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Thursday, April 9, 2009

Homily for Holy Thursday

When we read the Scriptures as Christians, it's easy to see striking parallels between the events described in the Old Testament and what we believe to have been revealed by Jesus in the establishment of the New Covenant. In fact, we believe that the Old Covenant was a preparation for the coming of Our Lord and points to Him, so it shouldn't be a surprise that there is a direct parallel between the Passover in Egypt and the Eucharist which Jesus established before His death on the Cross.

For the Jewish people, the celebration of the Passover is the high point of the year, so much so that, as we see in the first reading, the month in which the Passover occurs is the first month in the traditional Jewish calendar. For those who are Jewish, Passover is not merely a time for celebrating something that happened thousands of years ago, but is renewed year after year. Through the blood of the sacrificed lamb smeared on the doorposts, the Israelite people were spared from the slavery of Egypt and the death which was brought down upon the Egyptian firstborn. To this day, the Passover represents the unique relationship that the Jewish people have with God in being the people He chose as His own.

As Christians, we also have a Passover celebration, but instead of partaking in a sacrificed lamb once a year, we partake in the Sacrifice of the Lamb of God through our celebration of the Eucharist. Every time the Sacrifice of the Mass is offered, we are not merely remembering Our Lord's death on the Cross, but are once again a part of that Sacrifice, united with all those in the past, present, and future who participate in this Sacrifice. By the Blood of Our Lord, we are spared from the slavery to sin and death that all humanity suffers under, and unite ourselves to the New Passover by receiving the Body, Blood, Soul and Divinity of Our Lord in the form of bread and wine.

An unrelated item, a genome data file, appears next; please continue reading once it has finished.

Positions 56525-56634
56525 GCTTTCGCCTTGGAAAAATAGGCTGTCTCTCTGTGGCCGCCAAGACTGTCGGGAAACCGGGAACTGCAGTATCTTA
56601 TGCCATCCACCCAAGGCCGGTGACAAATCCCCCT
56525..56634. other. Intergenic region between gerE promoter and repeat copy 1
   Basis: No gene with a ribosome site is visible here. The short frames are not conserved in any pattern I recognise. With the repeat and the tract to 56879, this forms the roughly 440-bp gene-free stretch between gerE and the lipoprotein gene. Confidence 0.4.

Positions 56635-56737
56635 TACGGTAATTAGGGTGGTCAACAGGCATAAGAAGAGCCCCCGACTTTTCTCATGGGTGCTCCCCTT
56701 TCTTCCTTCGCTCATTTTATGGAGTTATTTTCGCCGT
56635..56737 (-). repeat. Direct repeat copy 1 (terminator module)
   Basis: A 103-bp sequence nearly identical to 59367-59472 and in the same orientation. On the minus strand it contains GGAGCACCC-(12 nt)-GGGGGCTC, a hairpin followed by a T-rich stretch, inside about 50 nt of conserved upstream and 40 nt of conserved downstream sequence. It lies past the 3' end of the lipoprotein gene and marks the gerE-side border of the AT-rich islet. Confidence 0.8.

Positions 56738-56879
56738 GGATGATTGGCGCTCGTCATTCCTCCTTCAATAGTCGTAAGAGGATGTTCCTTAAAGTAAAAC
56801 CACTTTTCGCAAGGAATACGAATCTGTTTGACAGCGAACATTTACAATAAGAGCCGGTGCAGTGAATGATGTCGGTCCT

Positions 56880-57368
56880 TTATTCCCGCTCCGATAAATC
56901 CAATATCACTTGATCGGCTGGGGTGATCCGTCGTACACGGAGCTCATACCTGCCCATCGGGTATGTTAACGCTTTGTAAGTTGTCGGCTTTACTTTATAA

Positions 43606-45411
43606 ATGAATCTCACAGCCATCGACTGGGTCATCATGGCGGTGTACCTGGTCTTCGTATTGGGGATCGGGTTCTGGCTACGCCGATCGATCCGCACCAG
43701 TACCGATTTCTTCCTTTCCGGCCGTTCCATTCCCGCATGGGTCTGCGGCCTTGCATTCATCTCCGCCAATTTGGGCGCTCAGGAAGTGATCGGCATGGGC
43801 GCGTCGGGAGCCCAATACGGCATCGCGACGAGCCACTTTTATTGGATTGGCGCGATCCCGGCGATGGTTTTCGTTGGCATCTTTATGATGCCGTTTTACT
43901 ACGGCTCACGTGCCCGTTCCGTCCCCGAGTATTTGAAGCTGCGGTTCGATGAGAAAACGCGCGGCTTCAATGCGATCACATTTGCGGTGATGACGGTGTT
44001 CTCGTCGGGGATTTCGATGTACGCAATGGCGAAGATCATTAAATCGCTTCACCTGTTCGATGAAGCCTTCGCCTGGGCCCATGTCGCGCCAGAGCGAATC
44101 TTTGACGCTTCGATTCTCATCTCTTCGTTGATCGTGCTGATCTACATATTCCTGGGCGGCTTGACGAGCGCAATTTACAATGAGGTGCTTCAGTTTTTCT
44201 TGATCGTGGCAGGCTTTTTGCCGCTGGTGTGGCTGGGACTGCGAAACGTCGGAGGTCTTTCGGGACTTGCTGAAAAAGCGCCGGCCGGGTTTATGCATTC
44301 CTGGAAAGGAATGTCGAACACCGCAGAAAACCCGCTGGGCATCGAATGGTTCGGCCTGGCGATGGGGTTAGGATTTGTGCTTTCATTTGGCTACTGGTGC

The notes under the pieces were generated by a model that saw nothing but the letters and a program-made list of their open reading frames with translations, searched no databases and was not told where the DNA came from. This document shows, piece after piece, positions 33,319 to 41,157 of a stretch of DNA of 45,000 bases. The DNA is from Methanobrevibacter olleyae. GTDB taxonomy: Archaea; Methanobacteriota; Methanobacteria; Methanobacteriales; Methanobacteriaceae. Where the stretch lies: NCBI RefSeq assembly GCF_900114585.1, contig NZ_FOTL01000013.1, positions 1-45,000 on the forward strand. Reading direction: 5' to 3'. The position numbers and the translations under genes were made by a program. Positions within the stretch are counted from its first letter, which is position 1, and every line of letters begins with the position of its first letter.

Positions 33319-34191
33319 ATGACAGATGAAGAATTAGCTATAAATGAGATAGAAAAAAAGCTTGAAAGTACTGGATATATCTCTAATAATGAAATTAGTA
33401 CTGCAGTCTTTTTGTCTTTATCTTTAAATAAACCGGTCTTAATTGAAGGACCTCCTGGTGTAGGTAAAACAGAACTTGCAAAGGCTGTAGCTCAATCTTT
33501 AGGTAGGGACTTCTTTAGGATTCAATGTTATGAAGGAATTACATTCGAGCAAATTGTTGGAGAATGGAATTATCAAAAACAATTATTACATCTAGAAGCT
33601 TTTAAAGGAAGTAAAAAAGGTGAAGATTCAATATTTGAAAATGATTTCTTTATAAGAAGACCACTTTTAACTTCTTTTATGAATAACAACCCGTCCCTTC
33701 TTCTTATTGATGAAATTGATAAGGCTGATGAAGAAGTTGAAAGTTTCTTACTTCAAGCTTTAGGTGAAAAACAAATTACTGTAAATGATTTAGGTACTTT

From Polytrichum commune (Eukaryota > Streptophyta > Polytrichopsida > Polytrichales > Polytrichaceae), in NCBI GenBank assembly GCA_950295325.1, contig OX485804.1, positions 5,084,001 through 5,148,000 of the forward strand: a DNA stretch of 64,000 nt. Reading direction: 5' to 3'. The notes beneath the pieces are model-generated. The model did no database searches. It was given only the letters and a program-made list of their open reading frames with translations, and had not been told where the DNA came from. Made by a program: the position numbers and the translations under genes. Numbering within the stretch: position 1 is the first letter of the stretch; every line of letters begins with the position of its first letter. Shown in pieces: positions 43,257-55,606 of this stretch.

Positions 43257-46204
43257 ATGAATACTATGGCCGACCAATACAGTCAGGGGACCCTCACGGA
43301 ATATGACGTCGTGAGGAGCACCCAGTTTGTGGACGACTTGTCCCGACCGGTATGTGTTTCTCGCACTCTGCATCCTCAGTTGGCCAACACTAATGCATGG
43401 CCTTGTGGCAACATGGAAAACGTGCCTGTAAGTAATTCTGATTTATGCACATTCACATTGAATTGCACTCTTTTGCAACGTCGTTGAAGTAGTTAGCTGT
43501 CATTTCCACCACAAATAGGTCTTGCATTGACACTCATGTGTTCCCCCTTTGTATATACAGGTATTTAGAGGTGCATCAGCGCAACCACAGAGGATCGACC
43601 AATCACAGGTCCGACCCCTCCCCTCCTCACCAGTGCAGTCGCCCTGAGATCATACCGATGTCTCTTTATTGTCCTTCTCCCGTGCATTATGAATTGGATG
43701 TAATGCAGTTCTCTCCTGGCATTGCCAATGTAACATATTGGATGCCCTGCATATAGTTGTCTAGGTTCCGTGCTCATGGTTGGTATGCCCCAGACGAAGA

Just as the Passover from Egypt marked the Israelites as God's Chosen People, our participation in the Eucharist also makes us part of the Chosen People of God. As members of God's Chosen People, we follow Our Lord's commandments, but also are called to follow His example. Before sacrificing Himself on the Cross, Jesus humbled Himself to serve His disciples by the most menial of tasks: washing their feet. We may not be comfortable with foot washing today, but it would have been worse in Jesus' time. Most people wore very basic sandals and walked along dusty roads which had also been used by animals. Foot washing would have been essential upon arriving at a destination, but was reserved for lower servants, if the household had any.

By Our Lord washing the feet of the disciples, he showed that he was not only their master, but also came to serve. He challenged them to serve others as He served them; He also challenges us to do the same. Washing others' feet may not have as much importance today, but it shows us that we need to be aware of opportunities to humbly enter into service of others, especially those we may consider less than ourselves. Our participation in the Eucharist should lead us to emulate Our Lord without concern for ourselves, and bring us to a greater concern for those who are less fortunate than we are.

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